The simple answer to this question is yes, theoretically you can save tax by investing in property, but you can't learn how from a property investment guide. This is because the parameters involved are so vast and varied, and dependent on so many variables independent to the investor that no one could cover all circumstances in one guide.
You can save money on tax by investing in property using certain property investment vehicles, and by buying certain types of property (environmentally friendly property is a current example), but what one investor saves tax on another won't depending on the individual's tax status and situation, local and cross-border legal issues, and the idiosyncrasies of ever-changing double taxation treaties. Working tax savings into a property investment strategy must be researched by the individual, and one should almost always seek advice from a specialist adviser or accountant.
One example of a strategy for investing in property that can save tax for many is to form a company in the country where you are buying, and buy property through the company.
For example a quick delve into the world of advice on property investment in the UK, will reveal that a UK property investor will pay heavy taxes through income tax and capital gains tax, but if he starts a company and uses it to hold the properties then the taxes are corporations tax and dividends tax. This is a saving of up to 47% in some cases.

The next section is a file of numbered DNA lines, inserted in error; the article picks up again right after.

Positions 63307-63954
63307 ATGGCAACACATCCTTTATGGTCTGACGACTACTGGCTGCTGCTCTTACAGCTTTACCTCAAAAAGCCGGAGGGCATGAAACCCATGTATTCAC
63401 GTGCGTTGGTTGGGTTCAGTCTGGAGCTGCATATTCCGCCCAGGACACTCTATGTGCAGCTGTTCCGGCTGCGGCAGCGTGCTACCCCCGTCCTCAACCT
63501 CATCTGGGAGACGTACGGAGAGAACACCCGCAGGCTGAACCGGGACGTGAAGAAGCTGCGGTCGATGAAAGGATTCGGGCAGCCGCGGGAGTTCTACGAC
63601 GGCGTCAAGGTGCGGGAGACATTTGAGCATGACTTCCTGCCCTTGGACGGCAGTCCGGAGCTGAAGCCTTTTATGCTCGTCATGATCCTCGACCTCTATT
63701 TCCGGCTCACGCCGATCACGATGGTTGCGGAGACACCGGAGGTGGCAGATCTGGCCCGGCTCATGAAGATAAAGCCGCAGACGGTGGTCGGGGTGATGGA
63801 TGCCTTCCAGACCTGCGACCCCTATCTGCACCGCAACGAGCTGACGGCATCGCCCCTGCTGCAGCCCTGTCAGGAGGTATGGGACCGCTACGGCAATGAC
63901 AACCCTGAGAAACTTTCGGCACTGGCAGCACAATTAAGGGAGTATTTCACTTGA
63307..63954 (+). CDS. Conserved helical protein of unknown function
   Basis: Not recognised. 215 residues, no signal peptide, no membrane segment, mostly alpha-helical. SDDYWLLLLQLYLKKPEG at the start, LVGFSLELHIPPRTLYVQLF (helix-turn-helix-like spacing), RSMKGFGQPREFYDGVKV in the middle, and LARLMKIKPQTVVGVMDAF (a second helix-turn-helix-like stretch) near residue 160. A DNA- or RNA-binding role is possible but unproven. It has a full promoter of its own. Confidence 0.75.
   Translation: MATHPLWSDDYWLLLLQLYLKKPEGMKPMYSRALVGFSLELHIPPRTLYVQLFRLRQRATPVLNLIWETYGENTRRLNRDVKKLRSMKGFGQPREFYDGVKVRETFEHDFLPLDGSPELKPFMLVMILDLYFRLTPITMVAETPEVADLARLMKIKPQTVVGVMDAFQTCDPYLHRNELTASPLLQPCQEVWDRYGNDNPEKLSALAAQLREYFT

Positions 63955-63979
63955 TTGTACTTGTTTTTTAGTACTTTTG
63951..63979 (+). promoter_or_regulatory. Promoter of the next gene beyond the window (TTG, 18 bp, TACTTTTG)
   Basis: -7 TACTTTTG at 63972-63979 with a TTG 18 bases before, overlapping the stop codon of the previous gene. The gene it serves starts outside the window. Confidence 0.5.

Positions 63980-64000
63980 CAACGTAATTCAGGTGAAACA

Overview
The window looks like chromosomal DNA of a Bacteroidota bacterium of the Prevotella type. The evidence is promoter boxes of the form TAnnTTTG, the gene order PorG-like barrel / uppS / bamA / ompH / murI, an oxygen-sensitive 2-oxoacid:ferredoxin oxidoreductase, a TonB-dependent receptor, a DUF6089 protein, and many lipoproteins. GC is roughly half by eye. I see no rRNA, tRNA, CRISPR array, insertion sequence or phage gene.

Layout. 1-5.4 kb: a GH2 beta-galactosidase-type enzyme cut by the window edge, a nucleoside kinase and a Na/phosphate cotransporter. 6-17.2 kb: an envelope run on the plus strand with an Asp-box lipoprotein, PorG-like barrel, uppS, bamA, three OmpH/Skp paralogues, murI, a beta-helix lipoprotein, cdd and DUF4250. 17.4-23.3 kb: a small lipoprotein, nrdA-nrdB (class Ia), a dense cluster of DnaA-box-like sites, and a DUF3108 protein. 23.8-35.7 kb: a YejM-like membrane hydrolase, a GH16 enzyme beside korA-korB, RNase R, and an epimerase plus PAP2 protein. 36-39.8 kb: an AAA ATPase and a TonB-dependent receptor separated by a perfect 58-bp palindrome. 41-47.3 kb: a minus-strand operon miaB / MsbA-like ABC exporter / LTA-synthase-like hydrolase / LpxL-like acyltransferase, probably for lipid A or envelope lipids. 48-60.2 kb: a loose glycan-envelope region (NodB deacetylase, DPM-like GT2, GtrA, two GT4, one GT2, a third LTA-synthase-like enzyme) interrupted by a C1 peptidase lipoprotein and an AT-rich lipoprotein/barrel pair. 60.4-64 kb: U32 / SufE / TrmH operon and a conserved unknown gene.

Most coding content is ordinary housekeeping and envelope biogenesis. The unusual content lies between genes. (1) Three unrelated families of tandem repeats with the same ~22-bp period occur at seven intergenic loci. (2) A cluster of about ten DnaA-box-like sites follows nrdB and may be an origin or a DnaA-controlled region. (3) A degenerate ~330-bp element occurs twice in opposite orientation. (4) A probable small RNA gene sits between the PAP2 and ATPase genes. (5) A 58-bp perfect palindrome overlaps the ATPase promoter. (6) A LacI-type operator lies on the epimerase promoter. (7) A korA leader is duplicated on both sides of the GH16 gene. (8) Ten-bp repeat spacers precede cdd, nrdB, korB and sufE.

In the UK the first £10,000 in profits made by a limited company is tax free. If a private investor made £9000 profit in rental income from their properties, they would pay £3,600 in tax as a higher rate payer. If they opened a limited company and used it to hold the properties the £9000 would be tax free profit.
UK companies pay less tax in general than individuals. As a higher rate taxpayer (property investment will usually make you so), you pay 40% on your profit and gains. For a limited company, the tax rates are between 0% and 30%, a considerable saving!
However, navigating tax issues is pretty easy for an individual, but when you start operating a company it becomes a whole lot harder, and if you don't get it just right you will do the opposite of saving tax. Seek property investment advice to invest in property, but seek specialist advice on tax if you intend to use property investment as a way of maximising your tax savings.